“And racing is funny. We didn’t really change anything, the way we do stuff. We just tried to focus and buckle down and say, okay, these are things we’ve got to look at and work on, and that’s what we did, and we had a little fortune tonight.”


While the tire marks, dented fenders and bruised bumpers showed how much beating and banging took place in Sunday night’s Clash at the Coliseum, it wasn’t until after the race one could understand how much drivers were jostled.

Kyle Larson, who finished fifth, said the restarts were where he felt the impacts the most. 

I only had like one moment last year that I remember where it was like, ‘Wow, like that was a hard hit,’” Larson said. “I think we stacked up on a restart at like Sonoma or something, and (Sunday’s Clash) was like every restart you would check up with the guy in front of you and just get clobbered from behind and your head whipping around and slamming off the back of the seat.

“I don’t have a headache, but I could see how if others do. It’s no surprise because it was very violent for the majority of the race. We had so many restarts, and like I said, every restart you’re getting just clobbered and then you’re clobbering the guy in front of you. You feel it a lot.”

After the race, Bubba Wallace said: “Back still hurts. Head still hurts.”

Kyle Busch apologizes for violating Mexican firearm law


Kyle Busch issued a statement Monday apologizing “for my mistake” of carrying a firearm without a license in Mexico.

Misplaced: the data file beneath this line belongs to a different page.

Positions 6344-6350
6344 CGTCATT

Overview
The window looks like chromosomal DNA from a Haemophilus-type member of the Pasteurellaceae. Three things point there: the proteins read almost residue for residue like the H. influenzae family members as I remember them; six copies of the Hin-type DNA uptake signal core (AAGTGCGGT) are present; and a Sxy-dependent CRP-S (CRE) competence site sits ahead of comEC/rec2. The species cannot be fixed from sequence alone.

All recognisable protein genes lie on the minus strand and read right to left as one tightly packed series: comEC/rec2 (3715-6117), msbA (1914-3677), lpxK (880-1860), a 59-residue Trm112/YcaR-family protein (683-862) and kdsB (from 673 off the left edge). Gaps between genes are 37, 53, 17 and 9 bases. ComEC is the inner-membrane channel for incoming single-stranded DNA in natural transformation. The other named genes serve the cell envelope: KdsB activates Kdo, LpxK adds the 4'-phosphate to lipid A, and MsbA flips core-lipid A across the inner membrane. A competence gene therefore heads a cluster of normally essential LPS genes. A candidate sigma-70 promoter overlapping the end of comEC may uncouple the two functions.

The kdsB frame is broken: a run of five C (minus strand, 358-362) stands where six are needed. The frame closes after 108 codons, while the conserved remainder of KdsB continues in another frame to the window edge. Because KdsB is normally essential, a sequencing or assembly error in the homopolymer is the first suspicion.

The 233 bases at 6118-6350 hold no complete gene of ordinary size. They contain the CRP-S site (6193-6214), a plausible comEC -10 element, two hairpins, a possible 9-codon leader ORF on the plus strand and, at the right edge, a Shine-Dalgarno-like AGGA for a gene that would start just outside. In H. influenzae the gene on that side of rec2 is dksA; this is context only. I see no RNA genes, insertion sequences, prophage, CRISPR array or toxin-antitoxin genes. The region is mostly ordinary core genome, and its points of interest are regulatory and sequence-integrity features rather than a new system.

The incident happened Jan. 27 at a terminal for private flights at Airport Cancun International as Busch returned with his wife from vacation to the U.S.

The Public Ministry of the Attorney General of the Republic in Quintana Roo obtained a conviction of three years and six months in prison and a fine of 20,748 pesos ($1,082 U.S. dollars) against Busch for the charge. Busch had a .380-caliber gun in his bag, along with six hollow point cartridges, according to Mexican authorities.

Busch’s case was presented in court Jan. 29.

Busch issued a statement Monday on social media. He stated he has “a valid concealed carry permit from my local authority and adhere to all handgun laws, but I made a mistake by forgetting it was in my bag.

“Discovery of the handgun led to my detainment while the situation was resolved. I was not aware of Mexican law and had no intention of bringing a handgun into Mexico.

“When it was discovered, I fully cooperated with the authorities, accepted the penalties, and returned to North Carolina.

“I apologize for my mistake and appreciate the respect shown by all parties as we resolved the matter. My family and I consider this issue closed.”

A NASCAR spokesperson told NBC Sports on Monday that Busch does not face any NASCAR penalty for last month’s incident.